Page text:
How to use a block plane

 
     
     
 Shop for Woodworking Hand Planes 
     
     
 Metal and wooden block planes 

Wooden planes may be lighter, blade pitches may vary, iron adjusters may differ and there may or may not be mouth adjustment, but using a block plane is essentially the same no matter which one you use.

 
     
 Wonkee Donkee guide to using a block plane; woodworking planes 

Here's Wonkee's guide to two of the jobs you can do with a block plane: planing end grain and chamfering.

 
     
   

Planing end grain

 
 Checking the set-up of a block plane 

Make sure your block plane is properly set up - see How to set up a metal block planeor How to set up a wooden block plane. You need a very shallow iron depth and a tight mouth for end grain planing.

 
     
 Things you'll need when planing end grain 

You'll need a combination square, a pencil, a piece of scrap wood, a bar clamp, the workpiece, a woodworking vice and, of course, a block plane.

 
     
 Marking the workpiece prior to planing end grain 

Step 1 - Mark workpiece

Using the square and the pencil, mark a line on the workpiece indicating the level you wish to plane down to. Continue the line around the edges and the other side.

 
     
 Place board in vice prior to planing end grain 

Step 2 - Place workpiece in vice

Place the board in the workbench vice, end grain up with the pencil mark at the top.

 
     
 

Clamp piece of scrap wood to workpiece to prevent tear-out

 

Step 3 - Clamp scrap wood to workpiece

Using the bar clamp, fix the piece of spare wood to the end of the workpiece where your push stroke with the plane will finish. This will prevent tear-out of the far edge.

 
     
 Position the block plane ready to plane end grain 

Step 4 - Position plane

Position the toe of the sole flat on the end of the workpiece where the forward or push stroke is to begin. Ensure the cutting edge of the iron is before the starting edge of the workpiece, not part-way along the edge to be planed.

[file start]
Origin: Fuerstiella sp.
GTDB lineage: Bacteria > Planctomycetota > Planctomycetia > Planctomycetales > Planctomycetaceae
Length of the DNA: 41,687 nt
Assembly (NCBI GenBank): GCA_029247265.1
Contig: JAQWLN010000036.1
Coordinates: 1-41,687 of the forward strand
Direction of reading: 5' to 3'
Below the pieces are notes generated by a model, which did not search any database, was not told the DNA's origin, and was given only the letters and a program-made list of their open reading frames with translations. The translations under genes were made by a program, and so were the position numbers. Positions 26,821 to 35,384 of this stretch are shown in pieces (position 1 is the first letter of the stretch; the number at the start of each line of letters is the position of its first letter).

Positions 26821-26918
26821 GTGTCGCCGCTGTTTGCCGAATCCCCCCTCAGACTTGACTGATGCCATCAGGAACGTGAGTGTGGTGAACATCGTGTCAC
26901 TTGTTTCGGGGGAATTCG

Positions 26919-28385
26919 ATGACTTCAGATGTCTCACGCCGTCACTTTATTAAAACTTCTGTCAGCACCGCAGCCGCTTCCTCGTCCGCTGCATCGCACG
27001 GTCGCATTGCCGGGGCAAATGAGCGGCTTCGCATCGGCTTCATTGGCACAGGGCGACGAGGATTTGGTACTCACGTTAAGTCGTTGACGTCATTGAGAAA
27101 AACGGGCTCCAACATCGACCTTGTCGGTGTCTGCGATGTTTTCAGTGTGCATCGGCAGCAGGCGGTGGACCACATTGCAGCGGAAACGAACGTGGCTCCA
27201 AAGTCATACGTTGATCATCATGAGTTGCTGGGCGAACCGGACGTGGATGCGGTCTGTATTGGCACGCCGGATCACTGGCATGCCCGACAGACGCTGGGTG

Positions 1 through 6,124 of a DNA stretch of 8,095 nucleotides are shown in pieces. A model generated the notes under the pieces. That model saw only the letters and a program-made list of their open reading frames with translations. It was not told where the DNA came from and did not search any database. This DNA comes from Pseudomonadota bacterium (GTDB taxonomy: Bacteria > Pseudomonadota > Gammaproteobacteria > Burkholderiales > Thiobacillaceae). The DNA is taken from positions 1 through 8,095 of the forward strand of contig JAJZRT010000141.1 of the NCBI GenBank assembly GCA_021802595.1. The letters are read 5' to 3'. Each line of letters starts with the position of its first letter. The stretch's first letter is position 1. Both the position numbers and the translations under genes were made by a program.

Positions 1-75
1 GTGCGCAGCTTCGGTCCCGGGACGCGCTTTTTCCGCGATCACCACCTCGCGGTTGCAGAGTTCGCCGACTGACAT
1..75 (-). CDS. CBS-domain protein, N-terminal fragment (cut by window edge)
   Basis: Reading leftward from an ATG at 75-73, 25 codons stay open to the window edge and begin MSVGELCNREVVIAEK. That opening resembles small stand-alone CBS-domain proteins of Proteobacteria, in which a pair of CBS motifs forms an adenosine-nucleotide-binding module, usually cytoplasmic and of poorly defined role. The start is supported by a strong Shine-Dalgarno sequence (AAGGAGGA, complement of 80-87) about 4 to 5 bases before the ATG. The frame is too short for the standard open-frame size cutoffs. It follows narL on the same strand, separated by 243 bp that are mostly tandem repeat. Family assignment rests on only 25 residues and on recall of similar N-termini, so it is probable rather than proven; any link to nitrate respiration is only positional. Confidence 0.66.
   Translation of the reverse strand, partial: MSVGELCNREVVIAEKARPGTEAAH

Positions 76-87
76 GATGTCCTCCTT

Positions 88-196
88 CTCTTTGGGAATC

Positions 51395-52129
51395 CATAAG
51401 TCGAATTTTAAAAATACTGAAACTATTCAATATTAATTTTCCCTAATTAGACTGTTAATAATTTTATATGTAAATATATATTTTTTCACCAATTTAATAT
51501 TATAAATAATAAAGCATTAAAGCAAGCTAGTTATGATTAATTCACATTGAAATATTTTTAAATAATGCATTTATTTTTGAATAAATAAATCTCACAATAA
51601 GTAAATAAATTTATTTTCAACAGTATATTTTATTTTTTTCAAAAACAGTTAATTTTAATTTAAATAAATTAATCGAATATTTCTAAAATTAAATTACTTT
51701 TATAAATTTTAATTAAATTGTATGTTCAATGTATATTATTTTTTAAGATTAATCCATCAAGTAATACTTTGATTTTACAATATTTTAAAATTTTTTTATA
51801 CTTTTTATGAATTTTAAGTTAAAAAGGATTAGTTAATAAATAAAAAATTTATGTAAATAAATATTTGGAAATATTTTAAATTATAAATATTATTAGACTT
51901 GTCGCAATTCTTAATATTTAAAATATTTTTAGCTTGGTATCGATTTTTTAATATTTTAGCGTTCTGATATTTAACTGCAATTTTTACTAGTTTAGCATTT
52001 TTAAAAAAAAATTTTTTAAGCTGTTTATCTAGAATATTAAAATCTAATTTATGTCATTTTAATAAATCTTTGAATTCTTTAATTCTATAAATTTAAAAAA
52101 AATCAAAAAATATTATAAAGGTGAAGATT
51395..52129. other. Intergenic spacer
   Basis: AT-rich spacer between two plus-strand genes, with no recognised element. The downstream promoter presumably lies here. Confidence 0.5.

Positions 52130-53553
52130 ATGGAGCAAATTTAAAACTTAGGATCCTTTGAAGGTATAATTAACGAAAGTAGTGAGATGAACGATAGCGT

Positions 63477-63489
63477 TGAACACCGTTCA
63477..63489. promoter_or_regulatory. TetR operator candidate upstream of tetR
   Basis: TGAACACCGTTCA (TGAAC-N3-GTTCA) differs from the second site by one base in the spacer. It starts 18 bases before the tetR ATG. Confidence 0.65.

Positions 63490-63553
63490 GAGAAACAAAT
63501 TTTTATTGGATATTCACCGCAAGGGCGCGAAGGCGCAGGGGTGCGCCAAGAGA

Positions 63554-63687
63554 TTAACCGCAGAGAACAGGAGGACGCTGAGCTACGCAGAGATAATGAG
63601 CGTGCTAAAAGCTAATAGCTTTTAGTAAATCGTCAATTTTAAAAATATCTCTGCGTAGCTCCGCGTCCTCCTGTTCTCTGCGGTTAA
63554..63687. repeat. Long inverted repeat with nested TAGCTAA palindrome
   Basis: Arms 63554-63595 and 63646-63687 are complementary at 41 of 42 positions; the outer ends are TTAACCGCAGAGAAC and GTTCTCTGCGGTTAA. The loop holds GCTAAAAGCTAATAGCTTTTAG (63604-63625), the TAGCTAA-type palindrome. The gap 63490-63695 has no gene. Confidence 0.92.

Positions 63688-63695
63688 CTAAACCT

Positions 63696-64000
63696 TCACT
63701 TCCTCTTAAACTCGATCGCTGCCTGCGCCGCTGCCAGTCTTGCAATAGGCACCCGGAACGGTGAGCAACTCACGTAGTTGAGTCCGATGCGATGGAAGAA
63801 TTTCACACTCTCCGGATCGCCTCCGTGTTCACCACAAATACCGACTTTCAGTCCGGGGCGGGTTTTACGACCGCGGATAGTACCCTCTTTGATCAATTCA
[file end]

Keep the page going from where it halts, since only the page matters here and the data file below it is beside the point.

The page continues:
One-handed grip on bock plane 

Step 5 - First forward stroke

Make the first forward stroke. You can use the plane one-handed (as shown here). Press the palm of your hand down on the rounded area of the lever cap and place your forefinger in the hollow of the front knob, your thumb in one dimple and your other fingers in the other dimple.

 
     
 Two-handed grip on block plane 

Or you can hold the plane two-handed, with the palm of your dominant hand on the lever cap hood and thumb and fingers in the dimples, with the thumb of your other hand in the hollow of the knob.

 

Whether you use one or two hands will depend on how comfortable the grip feels and how hard the workpiece is. Harder wood requires more pressure, and you can press harder with two hands.

 
     
 Planing end grain with a metal block plane 

Step 6 - Readjust if necessary

Plane right over to and beyond the far end of the edge you are trimming and check that the shaving you are getting is consistent. If it isn't, or if the plane's progress was juddery or difficult, you may need to reduce the depth of the iron and correct the lateral adjustment.

 
     
 Checkiing progress when planing end grain with block plane 

Step 7 - Continue planing

Continue with more strokes, checking regularly your progress towards the pencil line. If the waste to be planed away is deeper at one end, make some shorter strokes at that end to equal up with the other end. 

 
     
 Finished board after block planing 

Step 8 - Finish off

When you have planed down to the line and the edge is square with its adjoining sides, and is smooth, the job is done.

 
     
 Make a bevel to avoid tear-out when planing end grain 

There are other ways of avoiding tear-out at the far end when planing end grain.

 

One is to plane a bevel on the far corner - as long as you don't plane the bevel away completely, it should protect against break-out as you plane down to the line.

 
     
 Plane half-way in each direction to avoid tear-out of end grain 

Another way is to plane halfway in each direction. However, it can be more difficult to get a perfectly straight edge this way.